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Overcoming barriers to collaborative participation

This is an excerpt from Strategies for Inclusion 4th Edition With HKPropel Access by Lauren J. Lieberman,Cathy Houston-Wilson & Michelle Grenier.

Beginning the process of becoming part of the IEP team can be challenging for many physical education teachers, particularly those who have little communication with the IEP team (Samalot-Rivera and Lieberman, 2017). However, we encourage you, as a teacher, to do your best to figure out a way to participate in meetings. In table 5.1 we’ve established recommendations for addressing obstacles to participation.

Table 5.1 IEP Team Participation: Barriers and Solutions

Once you’ve determined that both you and your student will benefit from working with the IEP team, you will fill out a referral form with student information on targeted areas to help you move forward in the evaluation and placement process toward resources and support that will help you provide the best instruction for your student.

When everyone works together, everyone is able to achieve a more successful approach for general physical educators, adapted physical educators, physical therapists, and occupational therapists to develop, evaluate, and implement goals on a student’s IEP (Dillon et al., 2021). Teamwork fosters ongoing communication among all members of the IEP team and supports the work of individual team members. The Action Plan Worksheet supports you in planning and identifying personnel you may not be familiar with.

Getting a Place at the Table

Sitting in on an IEP meeting can be a stressful event if you have little experience discussing student educational outcomes. Some meetings may go well, and others may be more difficult. For a meeting to be successful, teachers and parents must have a relationship built on respect, trust, and the shared goal of meeting the student’s needs. This will lead to rewarding efforts. Following is a list of recommendations for establishing positive relationships during IEP meetings.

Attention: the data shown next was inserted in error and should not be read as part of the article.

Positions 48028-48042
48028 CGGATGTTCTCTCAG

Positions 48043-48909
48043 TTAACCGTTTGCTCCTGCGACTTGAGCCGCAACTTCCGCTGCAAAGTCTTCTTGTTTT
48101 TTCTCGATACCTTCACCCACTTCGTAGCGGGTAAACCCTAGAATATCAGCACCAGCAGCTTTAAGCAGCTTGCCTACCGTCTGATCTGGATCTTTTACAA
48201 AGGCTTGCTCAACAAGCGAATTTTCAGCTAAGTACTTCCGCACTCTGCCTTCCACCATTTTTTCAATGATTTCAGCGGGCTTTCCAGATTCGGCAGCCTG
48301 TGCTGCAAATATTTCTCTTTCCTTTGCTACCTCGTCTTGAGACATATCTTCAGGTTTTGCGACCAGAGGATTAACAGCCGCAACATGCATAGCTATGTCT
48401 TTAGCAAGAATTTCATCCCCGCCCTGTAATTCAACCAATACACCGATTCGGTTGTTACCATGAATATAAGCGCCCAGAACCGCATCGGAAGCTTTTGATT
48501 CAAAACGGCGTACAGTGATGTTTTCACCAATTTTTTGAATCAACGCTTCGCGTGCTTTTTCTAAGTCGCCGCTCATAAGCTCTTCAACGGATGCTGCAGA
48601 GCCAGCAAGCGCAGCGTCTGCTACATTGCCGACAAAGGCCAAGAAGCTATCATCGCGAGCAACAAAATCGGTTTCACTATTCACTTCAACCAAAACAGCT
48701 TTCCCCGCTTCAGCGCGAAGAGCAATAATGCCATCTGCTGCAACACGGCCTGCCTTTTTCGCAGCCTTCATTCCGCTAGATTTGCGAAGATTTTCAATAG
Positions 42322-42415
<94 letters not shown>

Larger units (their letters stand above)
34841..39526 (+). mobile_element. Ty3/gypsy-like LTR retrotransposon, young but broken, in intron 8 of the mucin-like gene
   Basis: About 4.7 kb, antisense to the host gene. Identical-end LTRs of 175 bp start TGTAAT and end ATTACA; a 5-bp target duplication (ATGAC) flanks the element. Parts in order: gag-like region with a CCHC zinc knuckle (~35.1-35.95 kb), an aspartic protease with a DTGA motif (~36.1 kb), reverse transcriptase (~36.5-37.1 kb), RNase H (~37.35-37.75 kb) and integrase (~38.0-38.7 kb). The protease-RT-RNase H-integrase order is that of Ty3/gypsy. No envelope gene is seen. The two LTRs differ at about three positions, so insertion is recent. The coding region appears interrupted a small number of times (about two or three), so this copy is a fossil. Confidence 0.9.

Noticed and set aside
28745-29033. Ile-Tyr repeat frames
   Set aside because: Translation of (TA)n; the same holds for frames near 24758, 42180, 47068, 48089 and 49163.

1. Ensure a mechanism is in place to be invited to team meetings.
  2. Create shared goals with team members to be reinforced throughout the school setting and among various professionals.
  3. Empower and train paraprofessionals by reviewing adapted physical education goals with them and providing instruction on how to most effectively support students with disabilities in your physical education setting.
  4. Facilitate communication between students with disabilities and their peers.
  5. Regularly debrief with team members on student progress.
  6. Create stand-alone APE goals. These goals identify target behaviors that will allow the student to become physically active within GPE and community settings.
  7. Develop GPE lessons that align with the student’s APE goals.
  8. Share lessons with the educational team, parents, and paraprofessionals so others can work on PE skills with the student as well.
  9. Invite educational team members into the GPE classroom to team teach or work on the shared goals.
More Excerpts From Strategies for Inclusion 4th Edition With HKPropel Access